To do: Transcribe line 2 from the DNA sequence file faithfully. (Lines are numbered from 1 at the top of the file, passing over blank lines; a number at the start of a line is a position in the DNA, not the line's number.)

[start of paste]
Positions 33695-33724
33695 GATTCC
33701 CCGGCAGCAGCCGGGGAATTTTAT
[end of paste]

33695 GATTCC